Skin Conditions/Skin Care

Margaret Heale's picture
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Home Health Nurse

By Margaret Heale, RN, MSc, CWOCN

"Must Love Dogs (Cats, Lizards, Snakes, Birds, AND Arachnids)." This is a line that needs to be next to all job advertisements for home health care staff. You see, I am a dog lover, not because I love dogs but because I have a way of being able to adapt in order to survive. I work in home care as a clinical nurse specialist and have slowly learned to love dogs ever since I was reported to my manager for mentioning I didn't like them much. Shortly after this I was told not to visit a patient whose cat I had shooed away from my wound dressing field. While discussing this with a colleague, she told me of the bird that had landed on her head that morning just as she was probing the patient's foot wound with a Q-tip. Maybe everybody has had experiences like mine, but maybe not, so I would like to put mine to paper to entertain you in this season of good cheer.

Emily Greenstein's picture
Wound Care

by Emily Greenstein, APRN, CNP, CWON, FACCWS

"When I grow up, I want to be a wound care specialist." That's not something you hear kids going around saying. Sure, kids want to be doctors or nurses. But wound care specialist?

When you think about it, being a wound specialist is not a glamorous position, unlike being a neurosurgeon. The best quote that I ever heard from a colleague of mine was, "No one wants to do wound care; wound care isn't sexy." This may be true, but what is wound care then? To me it is ever changing, it is learning new things (most of which are not found in text books), and it is about helping patients heal both emotionally and physically from a chronic condition.

Janet Wolfson's picture
A Multidisciplinary Approach to Incontinence

By Janet Wolfson, PT, CLWT, CWS, CLT-LANA

My current job as wound coordinator has pulled me into the world of incontinence and the many disciplines that care for people challenged by this disorder. I was previously acquainted with the therapy side as I worked with therapists certified in pelvic floor therapy. My work with venous edema acquainted me with medications that caused continence-challenged people to resort to absorbent adult briefs. As I work more closely with physicians, I am more familiar with medications to support weakened or sensitive pelvic muscles and nerves. On the nursing side, I have researched support surfaces, incontinence pads, and barrier creams. I see patients and occupational therapists working together to regain continence independence through problem-solving mobility issues.

Cheryl Carver's picture
Terminology

By Cheryl Carver, LPN, WCC, CWCA, FACCWS, DAPWCA, CLTC

It is 2018, and health care professionals around the world are still debating what to call skin damage. I totally immersed myself in wound care because of losing my 47-year-old mother to what was then called "decubitus ulcers." I was young when my mother died, and I wanted to know why and how this could happen. My perspective is different from that of most clinicians because of my personal experience.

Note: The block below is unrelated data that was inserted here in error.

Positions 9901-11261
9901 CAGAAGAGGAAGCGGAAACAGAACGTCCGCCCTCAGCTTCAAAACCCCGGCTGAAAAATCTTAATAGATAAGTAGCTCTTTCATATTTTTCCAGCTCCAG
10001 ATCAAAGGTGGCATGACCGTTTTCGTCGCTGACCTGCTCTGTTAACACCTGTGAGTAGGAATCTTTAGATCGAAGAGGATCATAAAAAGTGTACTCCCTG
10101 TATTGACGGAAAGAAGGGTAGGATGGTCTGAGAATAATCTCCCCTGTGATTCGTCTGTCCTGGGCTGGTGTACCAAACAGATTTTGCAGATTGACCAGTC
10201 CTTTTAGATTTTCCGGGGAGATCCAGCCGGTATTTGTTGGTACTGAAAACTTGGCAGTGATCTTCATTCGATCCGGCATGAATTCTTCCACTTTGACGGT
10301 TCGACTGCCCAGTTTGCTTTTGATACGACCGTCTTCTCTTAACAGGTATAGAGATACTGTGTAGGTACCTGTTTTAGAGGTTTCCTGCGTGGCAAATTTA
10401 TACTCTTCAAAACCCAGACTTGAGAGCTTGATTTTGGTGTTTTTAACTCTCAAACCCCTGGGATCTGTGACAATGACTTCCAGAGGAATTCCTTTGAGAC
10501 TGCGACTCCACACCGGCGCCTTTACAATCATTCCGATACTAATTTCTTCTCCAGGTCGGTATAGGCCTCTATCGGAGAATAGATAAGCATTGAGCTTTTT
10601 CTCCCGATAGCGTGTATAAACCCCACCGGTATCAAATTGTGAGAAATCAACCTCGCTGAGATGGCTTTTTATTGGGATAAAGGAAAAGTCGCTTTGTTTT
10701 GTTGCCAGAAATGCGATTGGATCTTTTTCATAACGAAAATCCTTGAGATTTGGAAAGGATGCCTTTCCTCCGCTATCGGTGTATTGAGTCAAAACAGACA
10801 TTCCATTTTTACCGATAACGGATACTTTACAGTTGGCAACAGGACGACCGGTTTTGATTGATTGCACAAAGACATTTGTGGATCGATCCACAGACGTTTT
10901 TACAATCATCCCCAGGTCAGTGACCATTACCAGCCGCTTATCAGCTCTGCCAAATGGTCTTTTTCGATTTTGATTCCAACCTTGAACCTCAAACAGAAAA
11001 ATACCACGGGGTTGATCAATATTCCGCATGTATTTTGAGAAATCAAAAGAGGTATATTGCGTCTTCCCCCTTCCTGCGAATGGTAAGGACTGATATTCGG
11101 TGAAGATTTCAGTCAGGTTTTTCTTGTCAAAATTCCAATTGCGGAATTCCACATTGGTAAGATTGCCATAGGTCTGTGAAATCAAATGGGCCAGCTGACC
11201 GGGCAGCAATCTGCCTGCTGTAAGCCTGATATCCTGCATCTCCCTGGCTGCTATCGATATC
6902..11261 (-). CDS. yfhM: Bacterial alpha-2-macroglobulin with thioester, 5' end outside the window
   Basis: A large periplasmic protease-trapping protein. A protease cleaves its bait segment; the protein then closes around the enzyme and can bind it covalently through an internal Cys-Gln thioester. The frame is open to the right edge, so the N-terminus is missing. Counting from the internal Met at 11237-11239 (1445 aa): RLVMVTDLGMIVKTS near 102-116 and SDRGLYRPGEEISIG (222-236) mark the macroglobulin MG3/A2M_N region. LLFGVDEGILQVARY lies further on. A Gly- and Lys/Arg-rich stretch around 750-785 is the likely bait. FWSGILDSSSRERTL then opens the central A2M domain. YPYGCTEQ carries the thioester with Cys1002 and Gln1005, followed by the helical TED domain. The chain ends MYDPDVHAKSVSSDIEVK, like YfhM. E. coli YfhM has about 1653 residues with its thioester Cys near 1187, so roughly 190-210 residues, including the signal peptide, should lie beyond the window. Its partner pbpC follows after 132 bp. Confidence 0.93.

Cathy Wogamon's picture
Veteran with Spinal Cord Injury

By Cathy Wogamon, DNP, MSN, FNP-BC, CWON, CFCN

Immobility and decreased sensation can cause major problems related to the skin in the patient with spinal cord injury. Even though the average age of the veteran with a spinal cord injury is increasing, there are still many younger veterans affected by spinal cord injuries. When skin issues arise in this population, the impact is not only physical but also emotional as skin issues sometimes make it difficult for the veteran to remain in their chairs, thereby decreasing mobility and socialization.

Holly Hovan's picture
Geriatric Skin

by Holly M. Hovan, MSN, APRN, ACNS-BC, CWOCN-AP

With a growing population of Americans aged 65 or older, it is important to know what skin changes are normal and abnormal and what we can do in terms of treatment, education, and prevention of skin injuries.

Sharon Baronoski's picture
Obesity

By Sharon Baranoski, MSN, RN, CWCN, APN-CCNS, FAAN and Kimberly LeBlanc, PhD, RN, WOCC©, IIWCC

Editor's note:This blog post is part of the WoundSource Trending Topics series, bringing you insight into the latest clinical issues and advancement in wound management, with contributions by the WoundSource Editorial Advisory Board.

WoundSource Editors's picture
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Burn Treatment

by the WoundSource Editors

Burn management is typically based on the severity of the wound, and the goals are to prevent shock, relieve pain and discomfort, and reduce the risk of infection. Pathogens are present everywhere, and any breach in the skin, especially burns, can lead to infection. When burns cover up to 35% in adults and 30% in children, they are considered major burns, and anything above those levels is considered critical or life-threatening. A thorough assessment of the patient and burn site is necessary to determine the most appropriate treatment interventions given the type and severity of the burn injury.

Holly Hovan's picture
Causes of Incontinence

by Holly M. Hovan MSN, APRN, ACNS-BC, CWOCN-AP

With World Continence Week upon us, it is an appropriate time to discuss some types and causes along with treatment of urinary incontinence. Incontinence can have a significant impact on patient quality-of-life and skin health, subjects that will also be discussed.